#Interview: Anthony LaPaglia talks Annabelle: Creation
This week sees the release of one of the biggest horror films of the year as Annabelle: Creation hits Irish cinemas.
The film is a prequel to the 2014 hit Annabelle and is the fourth installment of The Conjuring series. Dollmaker Samuel Mullins and his wife Esther, whose daughter died twelve years earlier, open their home to Sister Charlotte, a nun, and several girls from an orphanage that has been closed. The dollmaker’s possessed creation, Annabelle, sets her sights on the girls, turning their shelter into a storm of terror.
Annabelle: Creation is directed by David F. Sandberg and written by Gary Dauberman. It stars Stephanie Sigman, Talitha Bateman, Anthony LaPaglia, and Miranda Otto.
Star Anthony LaPaglia, who plays Samuel Mullins, tells us more about the film and his part in it:
What resonates with you about this story?
I’d never done a horror film, and I had to use a new skill set for Annabelle: Creation. I also appreciated the fact that it has a grand “Hitchcockian” feel to it, where much of the terror is psychological. And it’s still terrifying. From watching our director David Sandberg’s previous film, Lights Out, I knew he had the right sensibility to tell this story.
Also, my 14-year-old loves horror movies. Usually, she’s not that interested in whatever film I’m doing at the time. But when I was making Annabelle: Creation, she happened to ask what I was working on. When I told her about the film, she was really excited about it. Finally, I was doing something she likes [laughs].
Tell us about your character, Samuel Mullins. Who is he when we meet him and who is he later in the story?
Samuel is a working-class guy who works with his hands – a dollmaker. I identify with that kind of background because my father was a mechanic from Italy. When we meet Samuel, he’s living an idyllic life. Then, in an instant, it’s taken away from him. Years later, he and his wife have settled into a kind of purgatory. She’s disfigured, and they have no joy in their lives. They decide to let a group of orphans, who have no place else to go, live with them. Samuel hopes that the sound of children playing in the yard may help his wife.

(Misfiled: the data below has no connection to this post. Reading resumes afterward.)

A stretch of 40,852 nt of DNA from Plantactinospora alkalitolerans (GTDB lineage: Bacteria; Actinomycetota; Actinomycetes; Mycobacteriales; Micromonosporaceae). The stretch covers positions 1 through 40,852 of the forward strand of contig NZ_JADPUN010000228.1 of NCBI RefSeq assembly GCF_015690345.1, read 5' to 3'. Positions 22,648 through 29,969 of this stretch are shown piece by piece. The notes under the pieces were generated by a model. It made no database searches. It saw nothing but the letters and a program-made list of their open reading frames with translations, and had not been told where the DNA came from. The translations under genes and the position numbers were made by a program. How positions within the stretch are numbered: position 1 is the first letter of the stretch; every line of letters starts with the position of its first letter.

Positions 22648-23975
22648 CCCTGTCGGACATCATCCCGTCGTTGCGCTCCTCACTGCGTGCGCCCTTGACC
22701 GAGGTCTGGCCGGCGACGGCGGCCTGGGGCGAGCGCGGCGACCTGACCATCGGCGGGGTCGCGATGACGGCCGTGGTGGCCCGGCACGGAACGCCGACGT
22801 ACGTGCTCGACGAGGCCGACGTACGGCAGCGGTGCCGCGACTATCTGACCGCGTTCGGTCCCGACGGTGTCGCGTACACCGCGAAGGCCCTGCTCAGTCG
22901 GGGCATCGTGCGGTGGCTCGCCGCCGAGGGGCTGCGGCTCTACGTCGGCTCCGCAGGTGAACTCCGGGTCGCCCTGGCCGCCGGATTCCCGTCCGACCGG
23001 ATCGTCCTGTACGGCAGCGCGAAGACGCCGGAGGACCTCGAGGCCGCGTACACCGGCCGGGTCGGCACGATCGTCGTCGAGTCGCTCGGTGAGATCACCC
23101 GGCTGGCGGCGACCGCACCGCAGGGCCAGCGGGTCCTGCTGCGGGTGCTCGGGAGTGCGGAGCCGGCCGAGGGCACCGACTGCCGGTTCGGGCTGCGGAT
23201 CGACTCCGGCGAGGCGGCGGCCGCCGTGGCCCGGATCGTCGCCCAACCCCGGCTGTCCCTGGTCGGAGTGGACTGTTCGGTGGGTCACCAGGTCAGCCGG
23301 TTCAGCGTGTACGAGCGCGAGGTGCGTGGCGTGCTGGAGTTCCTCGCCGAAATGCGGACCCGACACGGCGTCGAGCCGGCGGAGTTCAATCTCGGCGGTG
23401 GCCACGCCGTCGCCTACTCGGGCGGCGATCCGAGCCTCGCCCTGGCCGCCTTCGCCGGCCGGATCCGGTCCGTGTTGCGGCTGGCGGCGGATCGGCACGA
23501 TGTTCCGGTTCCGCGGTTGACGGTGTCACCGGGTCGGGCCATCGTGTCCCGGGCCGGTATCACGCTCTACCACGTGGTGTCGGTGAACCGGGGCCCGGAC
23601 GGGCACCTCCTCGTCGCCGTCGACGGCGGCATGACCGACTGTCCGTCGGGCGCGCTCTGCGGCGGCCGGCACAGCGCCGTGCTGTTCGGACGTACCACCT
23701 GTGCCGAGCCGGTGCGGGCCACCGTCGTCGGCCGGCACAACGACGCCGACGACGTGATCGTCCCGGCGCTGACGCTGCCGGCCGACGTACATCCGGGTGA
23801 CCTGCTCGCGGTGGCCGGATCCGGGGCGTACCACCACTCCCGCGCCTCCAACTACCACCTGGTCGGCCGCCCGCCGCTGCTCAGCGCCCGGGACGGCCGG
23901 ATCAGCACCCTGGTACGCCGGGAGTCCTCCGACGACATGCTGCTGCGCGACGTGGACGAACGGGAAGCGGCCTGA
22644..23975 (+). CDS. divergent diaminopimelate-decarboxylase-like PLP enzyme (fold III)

The house represents what’s happened to the Mullinses. It’s a time capsule – from the time of the tragedy, nothing has changed. It has that feel of decay, which is in Samuel, as well. When the kids from the orphanage move into his home, instead of bringing him joy, it reminds him of the tragedy and the fear he continues to hold onto. He’s hiding a horrible secret, which Samuel hopes doesn’t reveal itself. He’s a crushed human being and even if he wanted to relate to the girls, I don’t think he’d know how.
As a father, what was it like for you to act among the danger and threats that these young characters are experiencing?
Being a parent changes your perspective on everything. And yes, it’s sometimes scarier than any movie. You must be so forward-thinking and consider all possibilities. My daughter and her friends move so quickly. They’ll go to a party and before you know it, they’ve taken an Uber to somewhere else. And I didn’t even think a 14-year-old would have an Uber account.
What was it like being in a situation where you’re performing this role with the intent to scare your castmates, who are quite young?
When anyone would ask me how things were going on the set, I’d reply, “It was great. I just walked around all day scaring kids.” Now, I don’t really like to scare kids, but in this instance, I made a choice not to get too friendly with the young actors, because I wanted to maintain that kind of creepy distance. It just made it easier to play the scenes.
Did anything unusual or unexpected happen on set?
During the filming of a scene where some horrible things are happening to Samuel, I really went for it and ended up falling on the floor – and then my pants split. I got up and said to the crew, “This is really no way for a grown man to make a living.”
What was it like to work with Miranda Otto, who portrays your wife?
I worked with Miranda’s father years ago and first met Miranda when she was a child, and through the years we’d see each other and chat, so there was already a familiarity there, which was great.
Miranda Otto said she didn’t like acting with Annabelle in the room, because she felt it was watching her. What was it like for you?
It didn’t bother me, but I was impressed with its design. In certain light, it can look almost clown-like. In other light, it looks malevolent.
Have you had any close encounters with the supernatural?
I once had an experience I can’t really explain. I was in my twenties, living in a 16th floor apartment. My girlfriend at the time was very close to the window, and I yelled, “Get away from there!” Somehow, my overreaction to that situation led me to ask the building’s doorman if anything unusual had ever happened in my apartment. It turns out that about ten years earlier, a woman living there had jumped out the window.
Annabelle: Creation is released in Irish cinemas on August 11th. Read our review now!